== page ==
Jan Šťastný

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Jan Šťastný (c.1764–c.1830)[1] (also Stiasny, Stiastny) was a Czech composer and cellist from the end of the 18th century to the beginning of the 19th century. He is considered one of the founders of Czech national violoncello school.

Information on Šťastný's life is rather sketchy. He was born around 1764 in Prague, was taught music by his father, and played in a Prague theatre orchestra by 16 years. In 1810, Šťastný was court cellist in Frankfurt (c. 1810–1814).[1] He then worked in Mannheim, and was music director in Nuremberg around 1820.[1] Apparently at some point he lived and worked in England, where in London he met Czech singer and composer Josef Theodor Krov, who called Šťastný, the "Beethoven of the violoncello".[1] Traces of Šťastný disappear after 1826.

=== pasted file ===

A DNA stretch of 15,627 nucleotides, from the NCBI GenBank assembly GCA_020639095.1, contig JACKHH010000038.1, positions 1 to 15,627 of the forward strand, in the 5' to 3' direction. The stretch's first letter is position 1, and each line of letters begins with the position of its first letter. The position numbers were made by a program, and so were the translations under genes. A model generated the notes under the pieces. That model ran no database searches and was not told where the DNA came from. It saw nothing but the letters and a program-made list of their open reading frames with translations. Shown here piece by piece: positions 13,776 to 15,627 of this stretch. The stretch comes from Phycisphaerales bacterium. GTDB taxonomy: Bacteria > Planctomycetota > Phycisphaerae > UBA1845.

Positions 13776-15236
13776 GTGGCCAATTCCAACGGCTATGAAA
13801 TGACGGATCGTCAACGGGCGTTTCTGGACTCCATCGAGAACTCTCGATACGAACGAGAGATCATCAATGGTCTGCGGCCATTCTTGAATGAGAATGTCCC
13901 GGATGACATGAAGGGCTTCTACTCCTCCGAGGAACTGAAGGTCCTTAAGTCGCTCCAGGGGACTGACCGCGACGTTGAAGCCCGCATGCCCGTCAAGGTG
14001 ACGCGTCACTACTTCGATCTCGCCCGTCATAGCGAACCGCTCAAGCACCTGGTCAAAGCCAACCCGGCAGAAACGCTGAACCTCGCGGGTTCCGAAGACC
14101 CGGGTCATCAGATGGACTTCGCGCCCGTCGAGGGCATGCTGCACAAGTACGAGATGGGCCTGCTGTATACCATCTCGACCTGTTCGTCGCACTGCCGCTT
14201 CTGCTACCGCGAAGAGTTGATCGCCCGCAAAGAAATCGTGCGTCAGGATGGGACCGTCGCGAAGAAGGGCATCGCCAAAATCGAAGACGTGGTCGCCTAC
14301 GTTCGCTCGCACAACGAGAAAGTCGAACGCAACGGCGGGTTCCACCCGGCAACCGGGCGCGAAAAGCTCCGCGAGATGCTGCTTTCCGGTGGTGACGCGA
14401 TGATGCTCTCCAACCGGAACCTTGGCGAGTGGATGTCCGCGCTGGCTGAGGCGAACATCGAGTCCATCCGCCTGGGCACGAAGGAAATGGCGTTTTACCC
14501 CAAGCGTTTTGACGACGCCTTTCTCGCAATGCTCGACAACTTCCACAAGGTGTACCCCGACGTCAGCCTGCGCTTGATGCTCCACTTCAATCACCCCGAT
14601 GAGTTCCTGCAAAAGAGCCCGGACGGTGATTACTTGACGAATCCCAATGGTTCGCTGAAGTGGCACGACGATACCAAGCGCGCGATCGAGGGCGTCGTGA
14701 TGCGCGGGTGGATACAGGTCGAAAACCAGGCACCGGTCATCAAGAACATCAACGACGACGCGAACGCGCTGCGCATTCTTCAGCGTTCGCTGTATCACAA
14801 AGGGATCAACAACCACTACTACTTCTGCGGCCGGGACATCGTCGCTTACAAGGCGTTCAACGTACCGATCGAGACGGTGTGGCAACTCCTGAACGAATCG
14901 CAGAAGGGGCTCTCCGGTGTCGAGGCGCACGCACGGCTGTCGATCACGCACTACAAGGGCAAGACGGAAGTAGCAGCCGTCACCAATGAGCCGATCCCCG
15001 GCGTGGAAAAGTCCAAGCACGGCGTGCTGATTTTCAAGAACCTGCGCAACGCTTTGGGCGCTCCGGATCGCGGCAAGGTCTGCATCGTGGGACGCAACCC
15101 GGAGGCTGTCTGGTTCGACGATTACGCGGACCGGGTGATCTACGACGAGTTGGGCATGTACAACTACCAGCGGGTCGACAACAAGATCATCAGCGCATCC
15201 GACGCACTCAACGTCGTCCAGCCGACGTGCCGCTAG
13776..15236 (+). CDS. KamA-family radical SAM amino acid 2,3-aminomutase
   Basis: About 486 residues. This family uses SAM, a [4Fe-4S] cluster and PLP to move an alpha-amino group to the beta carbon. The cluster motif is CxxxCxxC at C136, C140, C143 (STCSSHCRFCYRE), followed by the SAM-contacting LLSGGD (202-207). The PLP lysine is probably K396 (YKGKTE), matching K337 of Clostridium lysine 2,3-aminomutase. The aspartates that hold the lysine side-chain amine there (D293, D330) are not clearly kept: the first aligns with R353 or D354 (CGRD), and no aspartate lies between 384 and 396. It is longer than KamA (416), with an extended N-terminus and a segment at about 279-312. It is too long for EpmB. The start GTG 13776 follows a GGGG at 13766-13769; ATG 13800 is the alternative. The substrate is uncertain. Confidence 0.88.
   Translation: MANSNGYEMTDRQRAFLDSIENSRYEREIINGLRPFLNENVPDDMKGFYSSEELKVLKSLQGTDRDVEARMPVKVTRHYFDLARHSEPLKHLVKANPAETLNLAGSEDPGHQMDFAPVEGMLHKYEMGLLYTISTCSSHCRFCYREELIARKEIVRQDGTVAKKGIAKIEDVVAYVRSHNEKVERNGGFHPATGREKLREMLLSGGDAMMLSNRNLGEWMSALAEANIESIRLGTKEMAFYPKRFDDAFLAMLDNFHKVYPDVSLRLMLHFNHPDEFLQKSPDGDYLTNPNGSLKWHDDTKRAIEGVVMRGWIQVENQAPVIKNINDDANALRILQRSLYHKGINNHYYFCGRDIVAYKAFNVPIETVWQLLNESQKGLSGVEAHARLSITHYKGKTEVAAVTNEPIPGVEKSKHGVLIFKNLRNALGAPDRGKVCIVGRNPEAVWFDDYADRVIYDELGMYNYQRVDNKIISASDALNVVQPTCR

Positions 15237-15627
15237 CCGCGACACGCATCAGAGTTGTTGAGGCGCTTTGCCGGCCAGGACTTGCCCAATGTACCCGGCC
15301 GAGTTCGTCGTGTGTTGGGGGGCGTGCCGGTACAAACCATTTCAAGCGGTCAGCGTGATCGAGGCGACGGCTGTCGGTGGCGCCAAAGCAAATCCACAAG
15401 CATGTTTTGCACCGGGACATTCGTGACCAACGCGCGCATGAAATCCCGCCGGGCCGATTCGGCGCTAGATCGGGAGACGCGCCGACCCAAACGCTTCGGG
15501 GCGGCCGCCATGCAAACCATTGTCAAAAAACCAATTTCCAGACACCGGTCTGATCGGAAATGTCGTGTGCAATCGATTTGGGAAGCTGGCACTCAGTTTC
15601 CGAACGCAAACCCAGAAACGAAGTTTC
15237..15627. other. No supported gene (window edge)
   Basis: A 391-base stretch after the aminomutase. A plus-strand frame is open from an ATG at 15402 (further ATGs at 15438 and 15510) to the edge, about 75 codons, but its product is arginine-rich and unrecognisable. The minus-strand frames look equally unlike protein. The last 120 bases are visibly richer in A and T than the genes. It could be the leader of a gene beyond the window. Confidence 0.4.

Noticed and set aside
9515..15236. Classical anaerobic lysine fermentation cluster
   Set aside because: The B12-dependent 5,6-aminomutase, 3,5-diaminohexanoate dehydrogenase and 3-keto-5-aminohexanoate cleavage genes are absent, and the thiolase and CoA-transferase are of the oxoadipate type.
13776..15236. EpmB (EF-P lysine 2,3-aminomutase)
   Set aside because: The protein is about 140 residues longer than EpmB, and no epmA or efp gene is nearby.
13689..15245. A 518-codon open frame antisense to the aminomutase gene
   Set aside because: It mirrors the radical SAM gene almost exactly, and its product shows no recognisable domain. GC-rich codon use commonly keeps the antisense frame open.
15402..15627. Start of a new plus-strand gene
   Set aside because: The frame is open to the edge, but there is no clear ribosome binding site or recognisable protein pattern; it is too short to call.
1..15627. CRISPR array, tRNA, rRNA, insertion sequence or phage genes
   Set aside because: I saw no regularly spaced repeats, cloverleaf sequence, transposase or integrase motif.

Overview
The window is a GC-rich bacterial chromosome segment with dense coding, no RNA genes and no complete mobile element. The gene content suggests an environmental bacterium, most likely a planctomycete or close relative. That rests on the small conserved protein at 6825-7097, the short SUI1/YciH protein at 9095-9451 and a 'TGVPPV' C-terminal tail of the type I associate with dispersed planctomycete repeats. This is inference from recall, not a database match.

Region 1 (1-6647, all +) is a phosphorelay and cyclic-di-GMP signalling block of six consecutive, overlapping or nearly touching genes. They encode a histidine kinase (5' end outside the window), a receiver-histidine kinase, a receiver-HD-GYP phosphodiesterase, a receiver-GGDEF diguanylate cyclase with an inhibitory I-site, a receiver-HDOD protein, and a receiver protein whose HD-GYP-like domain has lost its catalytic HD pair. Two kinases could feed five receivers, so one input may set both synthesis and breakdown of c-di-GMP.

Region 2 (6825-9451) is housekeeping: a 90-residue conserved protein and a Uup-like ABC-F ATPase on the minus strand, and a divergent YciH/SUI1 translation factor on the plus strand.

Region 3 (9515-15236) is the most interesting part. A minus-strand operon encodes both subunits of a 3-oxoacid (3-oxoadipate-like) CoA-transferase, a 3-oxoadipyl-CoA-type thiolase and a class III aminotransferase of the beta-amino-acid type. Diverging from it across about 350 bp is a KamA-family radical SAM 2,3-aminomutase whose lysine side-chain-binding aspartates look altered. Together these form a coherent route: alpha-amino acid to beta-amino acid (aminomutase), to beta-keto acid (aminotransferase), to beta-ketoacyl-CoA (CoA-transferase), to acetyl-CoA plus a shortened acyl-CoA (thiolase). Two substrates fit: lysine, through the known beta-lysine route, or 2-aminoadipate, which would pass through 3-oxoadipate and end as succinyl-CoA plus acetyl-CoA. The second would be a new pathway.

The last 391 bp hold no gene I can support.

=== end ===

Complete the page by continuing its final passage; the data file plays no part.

Šťastný's cello and basso continuo composition is regarded, in the opinion of violinist, conductor, and cello music historian Wilhelm Joseph von Wasielewski, as one of the best examples of antique cello compositions. He composed cello pieces (11 opus numbers), duets, variations, sonatas, divertimento, instructive pieces, concertino, Grand Trio.[1]

References[edit]

  1. ^ a b c d e Černušák, Gracián; Štědroň, Bohumír; Nováček, Zdenko, eds. (1963). Československý hudební slovník II. M-Ž (in Czech). Prague: Státní hudební vydavatelství. p. 725. 

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